Article written by Ruby Mulinder, Red Meat Profit Partnership Action Network facilitator and FarmWise Consultant, LIC
I’m one of those people who ideas often come to at night – and it was a 2am thought that struck me – had farmers on our most remote islands had the opportunity to benefit from one of our most effective extension programmes?
I have been a facilitator for the Red Meat Profit Partnership Action Network for one and a half years. The RMPP Action Network model supports small groups of seven to nine farm businesses to work together to explore ideas and share expert resources to help them make positive changes on-farm. Kick-start funding of up to $2,000 per farm business is pooled to fund facilitation and expertise.
I’m based in the South Waikato and was already facilitating two RMPP Action Groups but my family has farming contacts in the Chatham Islands.
From my knowledge of the Action Group model, I felt it could add value to this remote community of farmers that face a number of agricultural challenges not experienced by the average farmer in New Zealand.
So, in February 2020 I found myself on a very charming but bulky looking plane – that one day soon could feature in a museum - coming in to land at Tuuta Airport, Chatham Islands.
It’s open, expansive country wrapped around a network of large lagoons and sculpted by the mighty Pacific Ocean and coastal winds. It is an island of character and you are bound to feel as weathered as one of the windswept trees if you are out in the elements on a gusty day.
The RMPP Action Network was created to engage red meat farmers in structured and facilitated Action Groups to focus on specific topics the group wants to explore. These groups are about connections, sharing the knowledge that is already in the room, as well as tapping into experts to help provide in-depth knowledge on specific subject matter.
Having established an RMPP Action Group on the island, it didn’t take long to realise that farmers faced a number of farming challenges that needed to be clearly understood before being able to identify solutions that would be fit for purpose.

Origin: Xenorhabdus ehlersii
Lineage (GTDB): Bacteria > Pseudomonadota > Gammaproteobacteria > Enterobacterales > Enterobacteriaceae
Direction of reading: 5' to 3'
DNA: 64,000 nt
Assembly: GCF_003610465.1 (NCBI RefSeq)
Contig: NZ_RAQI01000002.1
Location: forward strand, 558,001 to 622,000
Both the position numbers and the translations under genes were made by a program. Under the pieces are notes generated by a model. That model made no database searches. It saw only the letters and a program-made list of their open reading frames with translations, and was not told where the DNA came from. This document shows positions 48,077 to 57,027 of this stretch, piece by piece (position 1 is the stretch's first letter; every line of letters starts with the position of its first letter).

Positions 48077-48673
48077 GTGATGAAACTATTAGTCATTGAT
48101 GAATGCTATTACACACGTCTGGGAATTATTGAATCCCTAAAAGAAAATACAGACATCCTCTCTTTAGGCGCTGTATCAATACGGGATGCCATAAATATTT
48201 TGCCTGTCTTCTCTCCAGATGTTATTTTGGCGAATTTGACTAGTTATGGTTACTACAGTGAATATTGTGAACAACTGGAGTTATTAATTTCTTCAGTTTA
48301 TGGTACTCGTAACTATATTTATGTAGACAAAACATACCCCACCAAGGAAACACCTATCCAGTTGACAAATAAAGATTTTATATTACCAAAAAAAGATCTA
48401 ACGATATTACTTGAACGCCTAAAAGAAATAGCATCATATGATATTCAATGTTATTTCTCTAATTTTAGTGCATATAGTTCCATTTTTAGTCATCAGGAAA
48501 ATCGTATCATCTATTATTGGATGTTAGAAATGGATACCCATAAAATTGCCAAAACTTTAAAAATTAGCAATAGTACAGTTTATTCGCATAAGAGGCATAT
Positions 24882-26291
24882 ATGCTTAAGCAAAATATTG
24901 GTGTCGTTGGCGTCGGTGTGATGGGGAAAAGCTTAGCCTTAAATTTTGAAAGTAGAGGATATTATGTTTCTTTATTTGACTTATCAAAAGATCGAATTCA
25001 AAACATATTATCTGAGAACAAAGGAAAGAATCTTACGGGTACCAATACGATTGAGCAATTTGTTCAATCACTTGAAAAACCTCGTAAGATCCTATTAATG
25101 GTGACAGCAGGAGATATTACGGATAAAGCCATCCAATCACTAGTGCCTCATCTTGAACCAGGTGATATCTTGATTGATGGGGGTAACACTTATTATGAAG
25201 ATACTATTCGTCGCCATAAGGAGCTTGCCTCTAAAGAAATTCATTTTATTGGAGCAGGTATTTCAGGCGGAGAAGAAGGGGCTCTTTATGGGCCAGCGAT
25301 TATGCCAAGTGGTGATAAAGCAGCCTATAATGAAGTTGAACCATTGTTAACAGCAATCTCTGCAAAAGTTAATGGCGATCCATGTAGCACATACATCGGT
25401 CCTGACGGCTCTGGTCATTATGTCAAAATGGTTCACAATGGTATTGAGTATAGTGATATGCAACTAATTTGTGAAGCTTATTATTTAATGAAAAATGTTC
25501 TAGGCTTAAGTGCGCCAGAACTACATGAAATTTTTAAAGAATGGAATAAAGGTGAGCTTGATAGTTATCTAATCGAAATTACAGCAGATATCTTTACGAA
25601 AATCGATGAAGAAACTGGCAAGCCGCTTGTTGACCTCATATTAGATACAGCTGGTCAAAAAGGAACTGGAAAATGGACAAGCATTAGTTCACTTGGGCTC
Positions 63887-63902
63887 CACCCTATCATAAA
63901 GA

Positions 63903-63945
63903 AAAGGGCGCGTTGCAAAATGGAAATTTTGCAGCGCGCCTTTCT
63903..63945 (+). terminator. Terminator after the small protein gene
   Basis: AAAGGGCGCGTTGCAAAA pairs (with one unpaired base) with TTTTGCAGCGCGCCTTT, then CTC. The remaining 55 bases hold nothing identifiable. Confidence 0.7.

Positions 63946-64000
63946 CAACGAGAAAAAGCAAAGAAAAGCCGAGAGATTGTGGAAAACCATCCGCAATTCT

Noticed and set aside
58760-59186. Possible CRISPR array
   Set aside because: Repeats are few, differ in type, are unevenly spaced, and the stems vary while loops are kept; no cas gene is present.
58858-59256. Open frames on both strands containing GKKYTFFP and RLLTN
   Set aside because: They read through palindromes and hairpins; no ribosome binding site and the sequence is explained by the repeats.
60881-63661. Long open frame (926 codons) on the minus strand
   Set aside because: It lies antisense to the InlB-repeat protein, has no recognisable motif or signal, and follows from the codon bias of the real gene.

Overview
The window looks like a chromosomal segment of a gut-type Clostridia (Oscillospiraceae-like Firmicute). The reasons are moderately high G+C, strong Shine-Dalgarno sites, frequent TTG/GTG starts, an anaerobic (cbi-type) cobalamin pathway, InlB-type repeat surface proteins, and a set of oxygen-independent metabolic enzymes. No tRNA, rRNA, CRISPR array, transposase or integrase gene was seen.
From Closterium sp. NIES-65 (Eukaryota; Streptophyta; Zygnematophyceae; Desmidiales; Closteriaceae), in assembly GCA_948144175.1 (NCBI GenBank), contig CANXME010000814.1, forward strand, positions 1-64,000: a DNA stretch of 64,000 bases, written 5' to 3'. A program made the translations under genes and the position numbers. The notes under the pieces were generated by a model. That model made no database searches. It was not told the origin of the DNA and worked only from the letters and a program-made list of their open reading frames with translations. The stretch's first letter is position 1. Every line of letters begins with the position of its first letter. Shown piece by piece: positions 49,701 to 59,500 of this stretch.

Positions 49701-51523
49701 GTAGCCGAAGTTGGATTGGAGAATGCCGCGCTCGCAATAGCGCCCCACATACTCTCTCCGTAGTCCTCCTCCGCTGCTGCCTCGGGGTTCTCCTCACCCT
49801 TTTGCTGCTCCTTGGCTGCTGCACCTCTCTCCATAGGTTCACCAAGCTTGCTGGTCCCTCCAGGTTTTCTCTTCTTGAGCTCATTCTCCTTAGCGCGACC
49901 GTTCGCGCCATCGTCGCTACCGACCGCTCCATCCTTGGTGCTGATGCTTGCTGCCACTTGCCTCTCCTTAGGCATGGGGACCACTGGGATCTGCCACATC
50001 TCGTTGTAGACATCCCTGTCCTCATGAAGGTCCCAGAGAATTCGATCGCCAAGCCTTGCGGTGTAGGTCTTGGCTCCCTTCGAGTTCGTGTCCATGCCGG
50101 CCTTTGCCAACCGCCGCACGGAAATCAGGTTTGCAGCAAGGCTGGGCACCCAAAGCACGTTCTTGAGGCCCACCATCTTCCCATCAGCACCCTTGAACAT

The farm land is primarily made up of clay and peat soils. Low pH levels – as low as 4.4 – are a fundamental issue. However, there are deposits of lime on the island and by exploring the options to crush this product, it could be used more effectively in future, something the group is keen to focus on.
Freight costs for product and livestock make up a large portion of farms’ annual working expenses. The Action Group has identified a more collaborative approach to bulk buying as one way that product can be sourced more competitively – and are in the process of setting up a system.
The island also grows a healthy crop of gorse, with small pockets of mature and regenerating native. There are also small areas of pine and macrocarpa, planted post-1990 as a timber source. With this in mind, we engaged experts to support us in identifying if there were Emissions Trading Scheme (ETS) opportunities. The farms within the group have had historical vegetation maps created, with a number now exploring the prospect of joining the ETS, due to existing carbon sinks.
This farming group see a true value in biodiversity and prefers to focus on native woodlots that either naturally regenerate or are planted. Retiring and planting areas strategically has also been discussed, as it will provide shelter and shade for livestock on properties which are exposed to the elements.
These are only a handful of the subjects that have been explored and discussed to date. As farmers, it is important to focus on taking control of what happens inside our farm gates. However, as a group of farmers on the Chathams, there is also a real opportunity to work collectively to help overcome some of the external impacts that challenge this remote farming community.
I look forward to seeing the outcomes we can drive from our Action Group.
Who doesn’t enjoy a good challenge?